Ingrown Hair – What is it? What Causes it? And How to Treat it
Do you ever get red bumps on your arms, legs, face, or other areas of your body and can’t figure out what they are? They don’t appear to be pimples or bug bites, but they are still very irritating and sometimes cause redness, itching, and pain.
You may have an ingrown hair and not know it.
What Causes Ingrown Hairs?
Ingrown hairs are caused when a hair grows back into the skin instead of straight outward. As the hair grows back into the skin it can cause redness, bumps, discoloration, itching, and pain. In more severe cases you can even seen pus-filled, blister-like lesions appear on the skin.
In most cases, ingrown hairs are typically found in an area with more curly, thick hair. A hair follicle that is curved is more likely to grow in an angular direction which can cause it to curl back into the skin or get stuck by a clogged pore as it’s trying to emerge through the epidermis.
It is also more prevalent in areas that are shaved, plucked or waxed frequently. This would include facial hair, legs, and pubic regions. But ingrown hairs can occur anywhere on the body, it’s not just limited to those areas.
When the hair is removed via shaving, waxing or even tweezing the skin is traumatized. Even small amounts of trauma can create ingrown hairs. In fact, some people get ingrown hairs simply from clothing rubbing on the skin. Friction from clothing rubbing on hair follicles can irritate the hairs and the pores and create the same situation causing painful, itchy, red bumps in the affected area. And in some cases, if these ingrown hairs are not treated, they can become infected and lead to further issues.
How Does Shaving, Plucking or Waxing Cause Ingrown Hairs?
Hair removal, whether it’s shaving, plucking, or waxing, is usually the culprit behind ingrown hairs. Yes, the type of hair you have plays a role as well, but hair that is more frequently removed using these methods is generally where you are going to run into problems with ingrown hairs. When you remove hair using these methods you’re traumatizing the skin which causes the epidermis around the hair follicle to be inflamed, even if it’s on microscopic level.
Shaving cuts the hair extremely close to the skin. When you shave, you create a blunt coarse end to the hairs that are now level with your skin rather than a soft tapered tip of a newly growing hair. As the hairs grow back with a sharper end it can turn grow back into the skin. Especially if that blunt end encounters inflammation blocking it’s path of exit from the skin.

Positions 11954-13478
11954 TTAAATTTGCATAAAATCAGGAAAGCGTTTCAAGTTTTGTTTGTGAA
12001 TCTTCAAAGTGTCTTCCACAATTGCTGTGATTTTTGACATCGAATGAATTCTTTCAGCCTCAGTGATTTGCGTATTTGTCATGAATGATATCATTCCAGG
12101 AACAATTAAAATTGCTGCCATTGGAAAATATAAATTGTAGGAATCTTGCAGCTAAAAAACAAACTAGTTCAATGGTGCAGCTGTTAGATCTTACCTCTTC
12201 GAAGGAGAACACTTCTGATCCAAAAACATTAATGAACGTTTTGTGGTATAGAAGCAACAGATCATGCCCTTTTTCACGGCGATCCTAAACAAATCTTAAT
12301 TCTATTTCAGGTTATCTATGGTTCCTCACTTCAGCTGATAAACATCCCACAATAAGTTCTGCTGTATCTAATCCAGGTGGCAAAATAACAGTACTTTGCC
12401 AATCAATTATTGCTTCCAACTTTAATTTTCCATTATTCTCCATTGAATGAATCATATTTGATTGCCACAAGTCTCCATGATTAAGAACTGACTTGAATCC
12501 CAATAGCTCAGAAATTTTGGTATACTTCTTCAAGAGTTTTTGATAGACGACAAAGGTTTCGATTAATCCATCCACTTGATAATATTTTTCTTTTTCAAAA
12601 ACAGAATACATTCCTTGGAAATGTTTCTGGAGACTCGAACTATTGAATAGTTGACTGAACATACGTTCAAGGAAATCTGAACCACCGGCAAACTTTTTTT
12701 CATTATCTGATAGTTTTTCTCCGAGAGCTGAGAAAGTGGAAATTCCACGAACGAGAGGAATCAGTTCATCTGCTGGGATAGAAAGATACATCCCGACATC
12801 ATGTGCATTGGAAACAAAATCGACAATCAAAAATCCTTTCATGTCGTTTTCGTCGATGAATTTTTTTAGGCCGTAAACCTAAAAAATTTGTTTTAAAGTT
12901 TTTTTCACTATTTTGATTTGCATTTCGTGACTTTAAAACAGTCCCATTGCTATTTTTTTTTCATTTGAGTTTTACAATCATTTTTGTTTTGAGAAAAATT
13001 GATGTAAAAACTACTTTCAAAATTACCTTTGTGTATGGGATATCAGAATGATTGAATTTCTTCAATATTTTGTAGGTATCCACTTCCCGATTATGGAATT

Waxing or tweezing forces a growing hair out in a traumatic manner, just as if you were to yank a hair from your head. Though perhaps unwanted, those growing hairs are attached by a bulb to the deep layers of your skin, the dermis and subcuits. That trauma irritates the skin surrounding the hair follicle that you just removed. So as the hair begins to regrow from scratch, even though it will have a softer tapered end, it may encounter an inflamed epidermis and get stuck on the way out and end up curling back in.
In most cases your hair will grow back normally and without issue, but in some cases you’ll start to notice itchy red bumps in the area that can become painful.
To help prevent this from happening, ensure you’re using a sharp blade when shaving (no dull blades). Wash the area thoroughly before shaving, moisten the skin with warm water and use a moisturizing shaving cream or gel to help reduce the friction. After waxing or tweezing you will want to keep your skin calm by keeping it well hydrated with a gentle moisturizer.
How to Treat Ingrown Hairs?
In most cases ingrown hairs will heal and go away on their own, but there are circumstances where you may need to intervene or seek medical treatment.
If you can’t wait for the issue to resolve on its own, there are a few things you can do at home in order to help relieve the pain or swelling caused by ingrown hairs.
Use of an anti-inflammatory cream can help reduce the pain and redness that you may see from an ingrown hair. There are options available over the counter like hydrocortisone, but if you suspect that it may be more serious, your doctor can prescribe stronger topical steroids to help reduce the inflammation.
Applying a warm compress (a towel soaked in hot water) can help open up your pores and help adjust the ingrown hair. By putting the compress over the affected area and moving it around in a circular motion, you can sometimes help move the ingrown hair out of the skin and help ensure that it grows in the proper direction.
If possible, you may be able to dislodge the ingrown hair using a tweezers, but this will only work if you can see the hair. If you can see the hair, you can carefully take a tweezers and try to coax it out of the skin. Just make sure that you don’t pluck the hair completely out as then you could end up right back where you started when it begins to grow back.
Also, try to avoid damaging the skin around the area or digging into the skin. This can cause more issues and possibly lead to infection. No picking, scratching or “popping” what looks like pimples on your skin. This will only make matters worse.
If you think that the issue is more than just an ingrown hair, or it happens more frequently that you would like, a doctor’s visit may be able to help. Your doctor will be able to give you advice on what you can do to help prevent these ingrown hairs or what you can do to try and help reduce the impact they have on your every day life.